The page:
First Amendment

During my early years of college, I got the legal perspective on how First Amendment freedoms actually work. The time-honored belief that we could say anything we wanted anytime we wanted to anyone we wanted was, really, just a myth that I had already learned to be false in some ways.

I learned at a young age that I couldn’t talk back to my parents. Or to my teachers. Or, really, to any adults. Freedom of speech was real, kids were told, but it was not absolute. And it didn’t apply to kids anyway, or so I was told.

When fellow students and I set off for college with our eager minds, ready to take control of the world, I was excited. For the first time in our lives, we were going to be able to say anything we wanted anytime we wanted to anyone we wanted.

Except we still couldn’t.

Bosses didn’t honor freedoms of speech. Neither did professors or deans or school presidents. Even friends and classmates would take offense at some of the ridiculous words coming out of our mouths. As it turned out, being an adult didn’t alter the limits on our freedoms of speech after all.

‘Second Amendment people’

I tell you this to provide some context for common sense misconceptions involving recent statements made by presidential candidates. More specifically, the latest controversial words spewing out of Donald Trump’s mouth started with a simple history lesson that went much further.

“If she gets to pick her judges, nothing you can do, folks,” Trump said in reference to Hillary Clinton who — if elected — would have the power to nominate the next Supreme Court justice.

Aside from the obvious statement about how our system of choosing justices works — after all, EVERY president gets to nominate a Supreme Court justice when there is a vacancy — Trump went on to expound, “Although the Second Amendment people — maybe there is, I don’t know.”

I’ll admit, a second-grader might not make the immediate connection in this statement. Maybe. But it was clear from their reactions that Trump’s audience members knew exactly what their candidate had meant.

Trump didn’t call upon anti-abortionists or Christians or conservatives or even Republican voters as a whole. None of those groups of people immediately bring to mind a vision of weapons being fired. Instead, he specifically said “Second Amendment people.” And then he flashed the famous Trump smirk that lets us know there was nothing off-the-cuff or misdirected about his statement.

We knew what he meant, and he said it exactly the way he wanted to say it.

Statement smacks of violence

The immediate spin from Trump’s management team was that he “clearly” was focusing on Second Amendment advocates showing their voices at the voting booth or through NRA influence in Washington, D.C. For those people who believe this, I can only ask: How’s that Kool-Aid taste?

On its own, Trump’s Second Amendment reference is the kind of statement that smacks of violence, even in ambiguity. It inspires certain mindsets to take action in a way with which they are quite comfortable. As someone who was born and raised in Oklahoma, I have met my fair share of conservatives who know their way around an assault rifle better than they know their way around a voting booth. To them, firing a weapon is as American as hot dogs, Grandma’s apple pie and hating the “guv’ment.”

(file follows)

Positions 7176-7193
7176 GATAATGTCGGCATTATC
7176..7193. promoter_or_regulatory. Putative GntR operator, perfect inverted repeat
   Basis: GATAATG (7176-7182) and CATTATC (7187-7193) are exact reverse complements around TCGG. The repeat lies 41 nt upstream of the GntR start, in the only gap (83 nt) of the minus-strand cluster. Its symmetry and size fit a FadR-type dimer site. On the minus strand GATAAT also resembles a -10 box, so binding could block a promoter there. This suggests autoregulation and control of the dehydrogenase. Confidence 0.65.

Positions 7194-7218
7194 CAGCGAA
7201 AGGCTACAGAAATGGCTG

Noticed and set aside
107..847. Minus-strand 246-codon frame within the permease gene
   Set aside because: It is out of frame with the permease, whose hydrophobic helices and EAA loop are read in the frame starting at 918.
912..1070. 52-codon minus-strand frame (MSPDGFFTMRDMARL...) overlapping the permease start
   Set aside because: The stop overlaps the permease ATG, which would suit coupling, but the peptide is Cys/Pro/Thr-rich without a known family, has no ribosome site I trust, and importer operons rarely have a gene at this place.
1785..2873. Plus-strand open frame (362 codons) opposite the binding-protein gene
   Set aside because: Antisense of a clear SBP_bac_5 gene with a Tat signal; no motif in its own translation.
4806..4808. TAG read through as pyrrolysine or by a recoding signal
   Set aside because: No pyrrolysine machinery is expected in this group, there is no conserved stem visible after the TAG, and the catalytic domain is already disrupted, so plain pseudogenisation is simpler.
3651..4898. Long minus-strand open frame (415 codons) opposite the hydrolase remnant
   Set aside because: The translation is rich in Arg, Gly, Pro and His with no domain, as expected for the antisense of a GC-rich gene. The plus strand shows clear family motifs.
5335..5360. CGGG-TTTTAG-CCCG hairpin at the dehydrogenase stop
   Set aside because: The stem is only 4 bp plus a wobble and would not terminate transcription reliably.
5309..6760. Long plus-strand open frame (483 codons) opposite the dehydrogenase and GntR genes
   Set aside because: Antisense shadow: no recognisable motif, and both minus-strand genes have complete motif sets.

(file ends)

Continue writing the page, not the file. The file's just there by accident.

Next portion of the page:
This latest statement from Trump followed up on his encouragement for hackers to assist him in his tireless search for Clinton’s lost emails. Yes, because it is so important for criminals to work with the same guy who refuses to show transparency with his own private tax documents and who came up short on his quest to disclose the “true” nature of President Obama’s birthplace. It all reeks of hype, but it is far too dangerous to dismiss.

We shouldn’t forget Trump is a man who insisted that he could shoot someone in the streets and still get our votes. Nobody in their right mind is so arrogant or foolish. Yet, months after that ridiculous statement, here we are talking about the man who won the GOP nomination.

First Amendment important, but so are its limits

As a long-time First-Amendment proponent, it is especially terrifying to me that Trump got a free pass to abuse my favorite amendment to promote the violent nature of the Second Amendment. And don’t get me wrong, I am an advocate for gun ownership. The thing is, I believe in a more reasonable Second Amendment than the one that has existed for more than two centuries. But we can talk about that another time.

Which brings us back to what I learned in college. There are actually limits on what I am allowed to say — the biggest limit being one that prevents people from falsely shouting “Fire!” in a crowded theater. Also, there have been distinctions drawn between what we can say or write about public figures and private figures. In all, First Amendment freedoms of speech have been limited for a long time, and Trump is close to stomping on those limits.

As a long-time advocate for transparency and openness in government, I am a fan of presidential candidates being able to make comments about their opponents that they might otherwise keep to themselves for fear of offending the moderate voter. But Trump is appealing to a lack of education and an absence of common sense in our nation to add to his base. Otherwise, he’d be trolling for votes with middle-aged white males who sit at the country club card table and dream about how many small businesses they could crush if only their industries weren’t regulated.

It can be humorous when we think of “our” candidate telling “their” opponent that they have been “fired.” But Trump’s sense of humor — as it has been labeled by some of his supporters — is borderline illegal. It is one thing to talk about our displeasure with a person. It is something completely different to incite a specific group to violent action against a named target.

Trump is certainly something completely different.